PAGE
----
Doctor of Philosophy in Geoscience
First Committee Member
Brenda Buck, Chair
Second Committee Member
Third Committee Member
Fourth Committee Member
Graduate Faculty Representative
Number of Pages
Biological soil crusts (BSCs) are complex matrices of soil particles, mosses, lichens, and cyanobacteria that prevent erosion and influence water and energy balances, soil fertility, and vascular plant germination. The processes that form BSCs, the factors that control their distribution, and the ecosystem feedbacks that they sustain are poorly understood. This dissertation employed a novel interdisciplinary approach to address those research unknowns through investigations of the micromorphological structure, soil-geomorphic relationships, and biogeochemical feedbacks of BSCs in the Mojave Desert.
A micromorphological study of BSCs resulted in a succession model that illustrates how crust formative processes and structures change through time. Tall moss-lichen pinnacled crusts actively capture dust, precipitate authigenic minerals, experience alternating expansion-contraction from wet-dry cycles, and form a surface seal that together with dust capture produces Av horizons. The resulting unique bio-sedimentary structures control ecological function and further promote BSC growth. This is the first study to demonstrate a biological process leading to the formation of Av horizons and suggests that BSCs are previously under-recognized critical agents of arid pedogenesis and landscape development.
From a soil-geomorphic study of BSCs a model was developed wherein the ratio of fine sand to rocks controls the relative distribution of three surface cover types - cyanobacteria crusts, moss-lichen crusts, and desert pavements with low to moderate moss-lichen cover. The biological and geological feedbacks that sustain these cover types vary predictably across intermontane basins, yielding new insights for land management. Moreover, the physical processes that control BSCs are common to most deserts, making these results applicable worldwide.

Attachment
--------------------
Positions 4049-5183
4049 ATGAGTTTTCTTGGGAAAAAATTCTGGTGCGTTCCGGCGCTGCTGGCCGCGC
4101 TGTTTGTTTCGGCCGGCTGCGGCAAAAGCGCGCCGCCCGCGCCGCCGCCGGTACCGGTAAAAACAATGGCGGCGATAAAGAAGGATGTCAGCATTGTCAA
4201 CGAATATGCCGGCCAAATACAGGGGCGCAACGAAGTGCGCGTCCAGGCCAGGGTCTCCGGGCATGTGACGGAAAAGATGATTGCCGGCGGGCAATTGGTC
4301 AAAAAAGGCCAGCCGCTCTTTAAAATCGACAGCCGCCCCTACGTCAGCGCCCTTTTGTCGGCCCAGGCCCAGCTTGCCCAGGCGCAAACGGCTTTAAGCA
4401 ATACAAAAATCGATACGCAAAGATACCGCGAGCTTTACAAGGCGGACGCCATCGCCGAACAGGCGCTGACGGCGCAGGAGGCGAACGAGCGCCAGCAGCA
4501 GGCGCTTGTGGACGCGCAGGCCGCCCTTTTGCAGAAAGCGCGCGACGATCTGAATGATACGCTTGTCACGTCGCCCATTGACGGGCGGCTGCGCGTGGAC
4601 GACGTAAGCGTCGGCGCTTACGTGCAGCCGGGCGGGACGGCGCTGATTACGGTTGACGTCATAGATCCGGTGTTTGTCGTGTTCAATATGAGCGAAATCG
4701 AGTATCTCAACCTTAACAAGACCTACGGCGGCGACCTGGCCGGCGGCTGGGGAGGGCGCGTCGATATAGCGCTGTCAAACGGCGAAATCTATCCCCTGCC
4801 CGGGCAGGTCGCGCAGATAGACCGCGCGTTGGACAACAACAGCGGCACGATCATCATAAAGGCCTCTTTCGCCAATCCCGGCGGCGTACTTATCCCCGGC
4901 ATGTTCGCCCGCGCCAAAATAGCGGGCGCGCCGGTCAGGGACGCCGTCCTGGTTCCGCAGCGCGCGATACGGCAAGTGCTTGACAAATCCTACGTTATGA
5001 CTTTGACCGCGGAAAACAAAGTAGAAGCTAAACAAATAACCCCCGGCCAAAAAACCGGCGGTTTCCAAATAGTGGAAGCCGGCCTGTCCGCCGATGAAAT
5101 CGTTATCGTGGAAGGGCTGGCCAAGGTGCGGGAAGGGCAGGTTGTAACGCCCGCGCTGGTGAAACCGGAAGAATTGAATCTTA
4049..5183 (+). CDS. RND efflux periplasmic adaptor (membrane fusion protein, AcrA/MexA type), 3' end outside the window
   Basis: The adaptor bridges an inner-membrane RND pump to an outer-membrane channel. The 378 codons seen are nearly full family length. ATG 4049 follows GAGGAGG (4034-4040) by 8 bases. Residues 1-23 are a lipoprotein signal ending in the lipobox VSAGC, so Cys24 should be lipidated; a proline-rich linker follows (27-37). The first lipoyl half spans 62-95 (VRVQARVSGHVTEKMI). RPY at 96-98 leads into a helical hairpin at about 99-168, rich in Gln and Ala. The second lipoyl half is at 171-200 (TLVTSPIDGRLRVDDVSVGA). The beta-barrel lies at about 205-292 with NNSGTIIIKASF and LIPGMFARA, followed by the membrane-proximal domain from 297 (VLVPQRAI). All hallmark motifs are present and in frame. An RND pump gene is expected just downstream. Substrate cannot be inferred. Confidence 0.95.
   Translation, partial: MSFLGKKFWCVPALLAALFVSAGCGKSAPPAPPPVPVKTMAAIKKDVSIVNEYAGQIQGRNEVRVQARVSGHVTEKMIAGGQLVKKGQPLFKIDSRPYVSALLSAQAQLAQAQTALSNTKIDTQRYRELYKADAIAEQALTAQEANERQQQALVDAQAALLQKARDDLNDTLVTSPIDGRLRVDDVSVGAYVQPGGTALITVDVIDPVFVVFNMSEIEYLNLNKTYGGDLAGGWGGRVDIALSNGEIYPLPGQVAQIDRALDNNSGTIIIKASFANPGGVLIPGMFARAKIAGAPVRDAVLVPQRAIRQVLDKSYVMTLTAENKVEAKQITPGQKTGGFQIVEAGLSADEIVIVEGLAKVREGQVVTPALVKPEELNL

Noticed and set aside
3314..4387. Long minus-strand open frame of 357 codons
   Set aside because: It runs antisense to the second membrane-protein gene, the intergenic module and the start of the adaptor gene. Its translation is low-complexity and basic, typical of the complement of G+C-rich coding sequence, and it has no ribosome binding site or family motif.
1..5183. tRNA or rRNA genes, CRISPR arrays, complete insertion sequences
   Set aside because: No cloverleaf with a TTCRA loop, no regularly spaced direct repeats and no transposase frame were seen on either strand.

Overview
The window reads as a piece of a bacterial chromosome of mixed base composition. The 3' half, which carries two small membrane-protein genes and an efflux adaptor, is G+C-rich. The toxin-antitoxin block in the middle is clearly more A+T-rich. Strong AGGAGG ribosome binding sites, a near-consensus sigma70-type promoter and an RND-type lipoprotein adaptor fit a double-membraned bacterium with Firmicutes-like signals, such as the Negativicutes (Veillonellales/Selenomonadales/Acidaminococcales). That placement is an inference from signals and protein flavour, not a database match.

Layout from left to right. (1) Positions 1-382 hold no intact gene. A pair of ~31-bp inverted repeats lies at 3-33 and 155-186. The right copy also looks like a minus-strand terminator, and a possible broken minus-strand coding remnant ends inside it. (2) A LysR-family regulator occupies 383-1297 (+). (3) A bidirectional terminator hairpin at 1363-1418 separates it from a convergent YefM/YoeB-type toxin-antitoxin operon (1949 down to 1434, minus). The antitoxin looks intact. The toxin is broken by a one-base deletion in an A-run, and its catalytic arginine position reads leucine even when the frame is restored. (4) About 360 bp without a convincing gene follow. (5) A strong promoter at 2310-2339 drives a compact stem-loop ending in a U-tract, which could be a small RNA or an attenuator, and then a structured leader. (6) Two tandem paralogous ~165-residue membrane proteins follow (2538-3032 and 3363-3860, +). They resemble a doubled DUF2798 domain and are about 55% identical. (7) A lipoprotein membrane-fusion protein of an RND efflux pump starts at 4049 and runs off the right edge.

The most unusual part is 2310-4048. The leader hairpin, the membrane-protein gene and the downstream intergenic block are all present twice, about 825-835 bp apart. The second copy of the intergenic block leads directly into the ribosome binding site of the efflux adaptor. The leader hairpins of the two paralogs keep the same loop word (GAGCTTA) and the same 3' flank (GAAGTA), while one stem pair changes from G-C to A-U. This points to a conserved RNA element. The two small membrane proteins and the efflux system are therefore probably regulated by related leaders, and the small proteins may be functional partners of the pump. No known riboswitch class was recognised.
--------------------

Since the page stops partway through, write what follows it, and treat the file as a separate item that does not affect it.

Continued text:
An ecological study of BSCs resulted in a conceptual model wherein the sand-to rock-ratio, which constrains interspace cover by BSCs and desert pavements, ultimately determines the magnitude of the fertile island effect. Inferred biological-geological feedbacks produce three unique biogeochemical patterns that vary predictably across the landscape. These surface cover patterns are consistent within many deserts, potentially reflecting overarching controls of resource allocation that operate despite differences in total site productivity.
Biogeochemistry; Biological soil crust; Cryptobiotic soil; Desert pavement; Desert soils; Fertile island; Geomorphology; Soil crusting; Soil formation; Soil microbial ecology; United States – Mojave Desert; Vesicular horizon
Desert Ecology | Geomorphology | Soil Science | Terrestrial and Aquatic Ecology
University of Nevada, Las Vegas
Williams, Amanda Jean, "Co-development of biological soil crusts, soil-geomorphology, and landscape biogeochemistry in the Mojave Desert, Nevada, U.S.A. – Implications for ecological management" (2011). UNLV Theses, Dissertations, Professional Papers, and Capstones. 1025.
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